Coaching for schools – Well Cathedral School
As Jackie Arnold highlights in Chapter 19 of Coaching Skills for Leaders in the Workplace, “Organisational approaches to coaching” fall into three broad categories.
- Centralised and structured
- Organic and emergent
- Tailored middle ground
Following my visit to Wells Cathedral School, Somerset, and meetings with Head of School, Dr Andy Kemp and Coach Graham Norris, I learnt that at Wells, the adoption of Coaching was first organic and emergent, before moving to the tailored middle ground. Here is what I learnt from my visit.
Head of School, Dr Andy Kemp
I took a measured drive across to Wells Cathedral School, a familiar drive as far as Longleat and beautiful too. I knew little of it heritage as (motto esto quod es – be what you are) and music focus. Approaching 800 students, half boarding, 180 teaching staff (many connected to music), there was a relaxed, home-from-home, boarding atmosphere that is hard to describe.
After seeing Andy post share his enthusiasm for whole school staff training around Coaching I reached out for a conversation to learn more. Keen to get a ‘feel’ for a Coaching-school, I asked if I could visit.
Coaching at Wells
Coaching arrived at the school by chance. Graham Norris was a part-time member of staff and had a Coaching background. In addition to his contracted employment (not as a Coach), these Coaching skills were utilised to support staff at opportune moments and highly valued. Second, the Head Teacher (at the time) had experienced Coaching herself and had extended opportunities for senior team to engage and contribute to her Coaching experience. Coaching was facing an open-door.
Recognising the contribution made by Coaching, the senior team moved towards a more comprehensive review of where and how Coaching may support the development and culture of the school. From this outlook an organic and emergent Coaching ethos started to take shape.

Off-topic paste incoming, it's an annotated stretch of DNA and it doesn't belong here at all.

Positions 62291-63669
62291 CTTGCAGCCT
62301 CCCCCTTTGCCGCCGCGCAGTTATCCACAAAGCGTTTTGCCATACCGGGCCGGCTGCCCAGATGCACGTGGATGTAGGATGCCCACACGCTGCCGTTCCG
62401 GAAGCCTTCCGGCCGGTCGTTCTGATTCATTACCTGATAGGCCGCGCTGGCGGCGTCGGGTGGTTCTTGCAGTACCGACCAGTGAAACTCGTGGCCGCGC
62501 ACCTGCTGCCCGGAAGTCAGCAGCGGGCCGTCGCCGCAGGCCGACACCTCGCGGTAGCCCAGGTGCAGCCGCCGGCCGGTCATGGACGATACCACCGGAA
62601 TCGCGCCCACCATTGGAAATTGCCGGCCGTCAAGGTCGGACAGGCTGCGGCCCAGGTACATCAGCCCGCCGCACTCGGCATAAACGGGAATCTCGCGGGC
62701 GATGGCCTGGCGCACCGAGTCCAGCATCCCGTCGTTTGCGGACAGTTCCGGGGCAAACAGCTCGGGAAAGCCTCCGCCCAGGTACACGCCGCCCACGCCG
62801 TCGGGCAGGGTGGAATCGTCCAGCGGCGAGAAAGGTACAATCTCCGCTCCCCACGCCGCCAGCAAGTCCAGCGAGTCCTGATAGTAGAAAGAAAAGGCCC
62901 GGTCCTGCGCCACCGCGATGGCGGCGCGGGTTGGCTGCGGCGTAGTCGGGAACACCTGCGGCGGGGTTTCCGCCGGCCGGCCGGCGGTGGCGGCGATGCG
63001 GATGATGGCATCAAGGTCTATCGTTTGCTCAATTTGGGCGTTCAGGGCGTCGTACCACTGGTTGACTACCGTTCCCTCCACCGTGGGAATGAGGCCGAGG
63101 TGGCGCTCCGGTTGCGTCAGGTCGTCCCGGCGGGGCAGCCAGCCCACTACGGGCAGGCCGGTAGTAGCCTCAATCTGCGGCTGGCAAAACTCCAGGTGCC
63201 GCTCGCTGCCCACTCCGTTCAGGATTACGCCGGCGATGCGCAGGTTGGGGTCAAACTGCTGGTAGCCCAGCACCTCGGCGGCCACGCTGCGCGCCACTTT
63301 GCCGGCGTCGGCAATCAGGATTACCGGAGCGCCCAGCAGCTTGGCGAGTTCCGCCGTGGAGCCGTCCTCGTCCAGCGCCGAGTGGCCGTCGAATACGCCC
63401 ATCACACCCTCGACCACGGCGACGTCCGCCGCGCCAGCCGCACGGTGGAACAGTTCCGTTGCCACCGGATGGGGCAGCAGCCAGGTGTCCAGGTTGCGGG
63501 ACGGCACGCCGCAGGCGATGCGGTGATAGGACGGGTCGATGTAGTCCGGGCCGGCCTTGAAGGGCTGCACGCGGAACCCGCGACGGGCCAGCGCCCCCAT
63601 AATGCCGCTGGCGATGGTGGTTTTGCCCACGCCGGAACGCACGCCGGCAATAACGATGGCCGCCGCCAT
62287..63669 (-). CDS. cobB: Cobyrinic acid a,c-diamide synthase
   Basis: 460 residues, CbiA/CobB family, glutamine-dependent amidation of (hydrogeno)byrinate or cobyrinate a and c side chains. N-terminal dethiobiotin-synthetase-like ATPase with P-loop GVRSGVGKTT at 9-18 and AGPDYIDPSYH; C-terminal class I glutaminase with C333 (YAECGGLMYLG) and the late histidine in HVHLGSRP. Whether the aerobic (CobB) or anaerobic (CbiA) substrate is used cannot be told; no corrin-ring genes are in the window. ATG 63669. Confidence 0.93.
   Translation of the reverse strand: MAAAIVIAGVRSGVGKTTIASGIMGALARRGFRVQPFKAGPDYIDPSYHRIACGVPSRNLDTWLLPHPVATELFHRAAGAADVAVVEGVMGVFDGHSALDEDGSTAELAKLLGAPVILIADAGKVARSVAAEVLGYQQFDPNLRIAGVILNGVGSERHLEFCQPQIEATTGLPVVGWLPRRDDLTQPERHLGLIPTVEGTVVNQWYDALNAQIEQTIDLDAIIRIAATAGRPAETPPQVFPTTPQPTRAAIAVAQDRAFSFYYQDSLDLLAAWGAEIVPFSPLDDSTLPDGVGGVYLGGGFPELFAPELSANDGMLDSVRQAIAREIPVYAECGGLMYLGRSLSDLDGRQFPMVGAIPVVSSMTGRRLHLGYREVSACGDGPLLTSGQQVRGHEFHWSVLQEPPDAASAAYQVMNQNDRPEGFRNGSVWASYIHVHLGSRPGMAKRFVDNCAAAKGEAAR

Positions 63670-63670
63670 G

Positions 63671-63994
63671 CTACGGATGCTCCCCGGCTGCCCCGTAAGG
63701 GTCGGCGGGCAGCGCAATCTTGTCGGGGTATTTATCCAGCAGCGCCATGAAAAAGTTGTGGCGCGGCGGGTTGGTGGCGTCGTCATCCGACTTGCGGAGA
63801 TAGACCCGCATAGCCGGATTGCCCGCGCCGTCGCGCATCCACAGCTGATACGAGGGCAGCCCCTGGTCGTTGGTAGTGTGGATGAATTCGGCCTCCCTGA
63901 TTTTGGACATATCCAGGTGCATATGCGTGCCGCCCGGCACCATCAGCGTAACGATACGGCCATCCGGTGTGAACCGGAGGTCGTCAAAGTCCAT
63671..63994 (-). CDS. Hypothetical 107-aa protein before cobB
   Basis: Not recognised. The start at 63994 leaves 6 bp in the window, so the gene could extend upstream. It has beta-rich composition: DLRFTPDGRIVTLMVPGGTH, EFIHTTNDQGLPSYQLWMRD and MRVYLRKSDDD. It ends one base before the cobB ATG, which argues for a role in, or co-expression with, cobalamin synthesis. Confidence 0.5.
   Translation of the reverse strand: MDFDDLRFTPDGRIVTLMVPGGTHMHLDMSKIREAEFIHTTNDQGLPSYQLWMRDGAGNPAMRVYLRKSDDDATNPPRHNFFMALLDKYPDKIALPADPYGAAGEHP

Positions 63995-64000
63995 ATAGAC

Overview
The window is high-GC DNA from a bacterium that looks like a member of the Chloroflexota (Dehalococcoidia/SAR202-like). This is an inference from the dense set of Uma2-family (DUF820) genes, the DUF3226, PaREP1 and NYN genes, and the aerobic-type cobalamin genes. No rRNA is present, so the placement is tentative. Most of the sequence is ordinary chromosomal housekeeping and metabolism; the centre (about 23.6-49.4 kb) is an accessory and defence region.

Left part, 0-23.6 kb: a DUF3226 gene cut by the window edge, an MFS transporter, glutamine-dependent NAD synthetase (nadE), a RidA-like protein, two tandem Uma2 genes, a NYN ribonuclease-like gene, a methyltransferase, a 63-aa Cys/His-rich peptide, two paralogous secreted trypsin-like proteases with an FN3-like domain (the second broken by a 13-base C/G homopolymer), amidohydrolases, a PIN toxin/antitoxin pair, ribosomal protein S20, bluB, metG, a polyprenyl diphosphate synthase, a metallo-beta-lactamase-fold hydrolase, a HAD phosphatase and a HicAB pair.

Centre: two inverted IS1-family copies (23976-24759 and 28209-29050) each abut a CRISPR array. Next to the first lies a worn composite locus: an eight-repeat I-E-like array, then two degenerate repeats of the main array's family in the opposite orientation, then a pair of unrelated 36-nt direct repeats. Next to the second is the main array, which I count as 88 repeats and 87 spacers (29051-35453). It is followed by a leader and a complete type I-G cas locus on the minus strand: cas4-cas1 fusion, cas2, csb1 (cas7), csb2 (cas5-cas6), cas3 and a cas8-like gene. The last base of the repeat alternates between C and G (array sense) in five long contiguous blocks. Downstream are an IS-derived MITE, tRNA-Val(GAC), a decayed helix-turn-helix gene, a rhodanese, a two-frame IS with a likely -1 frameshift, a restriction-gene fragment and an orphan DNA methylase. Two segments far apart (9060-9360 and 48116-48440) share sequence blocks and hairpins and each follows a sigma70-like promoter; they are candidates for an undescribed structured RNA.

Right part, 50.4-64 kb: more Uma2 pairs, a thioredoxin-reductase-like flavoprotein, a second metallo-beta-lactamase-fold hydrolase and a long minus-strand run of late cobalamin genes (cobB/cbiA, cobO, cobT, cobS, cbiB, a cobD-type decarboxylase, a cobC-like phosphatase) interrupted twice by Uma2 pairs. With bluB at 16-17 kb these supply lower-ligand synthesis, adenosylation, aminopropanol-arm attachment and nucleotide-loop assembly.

Coaching – was evolved and is currently being presented three-fold.
- Developing ‘Coaching skills’ (Level 3) AND/OR
- An opportunity to be Coached AND
- Whole school Coaching INSET.
The first two, options are available to staff from an enviable Professional Development offer made by the school (along-side peer collaboration through a Lesson-Study style investigation, pedagogical Research Project and supported, external 360 review). In additional, formal Coaching was employed strategically, for a “wide range of reasons.” Furthermore, the decision to invest in a whole school INSET day, delivered to all staff, to communicate the broad overview and support for Coaching was made by senior team to promote a coaching ethos. Lastly, Coaching offered an excellent alternative to counselling for ‘senior students, under specific circumstances,’ for example, managing examination revision or a heavy music rehearsal schedule.
I asked “How do you measure the return on your investment?” Of course, the expenditure was known however there was no explicit metric to reference. There was plenty anecdotal evidence that Coaching made a difference to individual staff personally-professionally and to improving departmental leadership and interpersonal relationships.
Graham started by outlining the importance of staff ‘confidence in the [coaching] process.’ In doing so, he outlined that, although there are many different Coaching models available and that these mattered less, than building a relationship with staff.
I had planned to and did still ask Graham if a particular model had been adopted. The simple answer – no. Graham went on to present a strong case for “a flexible and open approach” to coaching, again reaffirming that building a rapport, analysing the gaps, and closing the gaps, was more important than the model which are largely consistent.
Where are we now. Where do we want to be. Building the bridge. Review.